Arkansas Water Quality Policy
Arkansas, the Natural State, is often portrayed as a state with abundant water resources. However, the state has its share of polluted waterways, diminished aquifer levels and water access concerns.
The Division of Agriculture's Public Policy Center promotes the understanding of federal and state water policy issues through research, community outreach and public education.
What is water quality? The term "water quality" can mean different things to different people. The most widely used definition is that water quality is "the chemical, physical and biological characteristics of water, usually in respect to its suitability for a designated use."
Water has many uses, such as for recreation, drinking, fisheries, agriculture and industry. Each of these uses have been assigned chemical, physical and biological standards necessary to support the use. For example, standards are higher for drinking water than agriculture or industry use.
Current Water Issues
Arkansas Water Plan
Arkansas' water plan, a document that guides state policy on water conservation, development and protection, was updated in December 2014 after more than a year of public meetings and review overseen by the Arkansas Natural Resources Commission. Recommendations from the recent update will go before the governor and a legislative review committee before any of them can be turned into new procedures or rules. For more information on the state water plan, visit www.arwaterplan.arkansas.gov.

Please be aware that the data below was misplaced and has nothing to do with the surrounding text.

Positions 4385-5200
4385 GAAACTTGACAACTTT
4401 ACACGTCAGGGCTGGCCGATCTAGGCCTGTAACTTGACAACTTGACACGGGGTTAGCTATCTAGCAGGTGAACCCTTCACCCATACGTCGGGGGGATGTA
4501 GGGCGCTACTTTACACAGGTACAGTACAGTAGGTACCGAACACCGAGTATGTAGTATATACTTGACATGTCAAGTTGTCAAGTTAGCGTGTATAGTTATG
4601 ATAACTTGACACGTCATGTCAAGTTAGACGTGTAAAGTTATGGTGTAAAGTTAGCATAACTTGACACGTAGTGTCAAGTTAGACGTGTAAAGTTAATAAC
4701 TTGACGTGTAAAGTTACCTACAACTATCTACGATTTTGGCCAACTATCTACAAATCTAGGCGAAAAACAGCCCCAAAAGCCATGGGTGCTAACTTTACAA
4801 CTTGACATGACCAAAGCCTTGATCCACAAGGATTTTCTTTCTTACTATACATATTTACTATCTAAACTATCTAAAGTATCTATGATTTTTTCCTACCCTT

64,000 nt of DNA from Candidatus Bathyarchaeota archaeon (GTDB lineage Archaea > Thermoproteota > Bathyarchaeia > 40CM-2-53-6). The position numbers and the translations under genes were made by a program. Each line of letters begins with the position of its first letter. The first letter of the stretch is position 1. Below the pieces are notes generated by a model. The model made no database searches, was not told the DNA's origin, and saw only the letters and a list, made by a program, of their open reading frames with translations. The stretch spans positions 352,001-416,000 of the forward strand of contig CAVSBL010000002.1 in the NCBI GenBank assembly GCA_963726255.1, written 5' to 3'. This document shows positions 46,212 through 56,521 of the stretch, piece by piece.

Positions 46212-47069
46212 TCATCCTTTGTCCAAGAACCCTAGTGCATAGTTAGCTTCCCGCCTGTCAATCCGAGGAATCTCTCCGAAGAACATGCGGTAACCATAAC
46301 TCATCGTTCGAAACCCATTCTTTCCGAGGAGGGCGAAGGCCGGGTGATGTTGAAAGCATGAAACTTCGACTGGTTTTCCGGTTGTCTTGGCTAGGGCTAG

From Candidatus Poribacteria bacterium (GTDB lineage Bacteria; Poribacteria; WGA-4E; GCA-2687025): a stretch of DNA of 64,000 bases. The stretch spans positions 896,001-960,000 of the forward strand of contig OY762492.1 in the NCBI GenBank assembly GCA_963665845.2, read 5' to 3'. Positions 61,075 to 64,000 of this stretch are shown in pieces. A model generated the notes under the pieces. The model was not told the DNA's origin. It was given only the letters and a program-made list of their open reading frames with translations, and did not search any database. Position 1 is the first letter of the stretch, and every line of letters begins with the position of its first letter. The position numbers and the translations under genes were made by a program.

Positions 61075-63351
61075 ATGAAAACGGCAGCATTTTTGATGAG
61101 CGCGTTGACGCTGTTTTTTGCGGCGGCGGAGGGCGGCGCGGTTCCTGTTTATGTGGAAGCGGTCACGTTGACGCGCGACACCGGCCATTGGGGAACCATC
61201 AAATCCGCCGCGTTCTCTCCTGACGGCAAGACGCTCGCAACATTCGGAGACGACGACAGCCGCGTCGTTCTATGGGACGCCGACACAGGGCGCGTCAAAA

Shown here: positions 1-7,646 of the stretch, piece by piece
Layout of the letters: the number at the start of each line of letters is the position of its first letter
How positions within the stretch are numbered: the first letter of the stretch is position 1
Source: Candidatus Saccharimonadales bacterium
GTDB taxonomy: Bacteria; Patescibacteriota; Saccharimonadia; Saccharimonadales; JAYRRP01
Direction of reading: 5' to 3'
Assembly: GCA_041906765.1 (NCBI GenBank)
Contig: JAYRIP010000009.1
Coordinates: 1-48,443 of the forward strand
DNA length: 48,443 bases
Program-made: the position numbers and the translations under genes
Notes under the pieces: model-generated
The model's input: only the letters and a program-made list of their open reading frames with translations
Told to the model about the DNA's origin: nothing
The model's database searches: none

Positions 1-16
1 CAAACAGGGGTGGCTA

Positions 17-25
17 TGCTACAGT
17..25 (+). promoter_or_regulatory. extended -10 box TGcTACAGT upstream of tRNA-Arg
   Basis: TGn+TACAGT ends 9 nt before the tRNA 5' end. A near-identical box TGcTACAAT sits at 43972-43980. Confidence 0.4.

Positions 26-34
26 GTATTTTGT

Nonpoint Source Pollution Management Plan
Excessive sediment, nutrients and toxic metals prevent many Arkansas waterways from supporting aquatic life or other intended uses. The Public Policy Center has partnered with the Arkansas Natural Resources Commission to produce the 2018-2023 Nonpoint Source Pollution Management Plan, which discusses threats to 11 priority watersheds and action steps that watershed groups or industries can take to reduce pollution levels. The NPS plan can be found below.
Arkansas' Impaired Waterbodies
Every two years, the Arkansas Department of Environmental Quality creates a list of rivers and lakes that have been tested and found to not meet water quality standards for their intended use (i.e., not enough oxygen to support fish life). This list, known as the 303(d) list, is submitted to the Environmental Protection Agency. The information gives state and federal agencies, as well as interested residents, a better understanding of the health of Arkansas' waterways and also a way to measure the impact of water quality activities and projects.
AR Water Learning Library
Click here for a map of priority watersheds.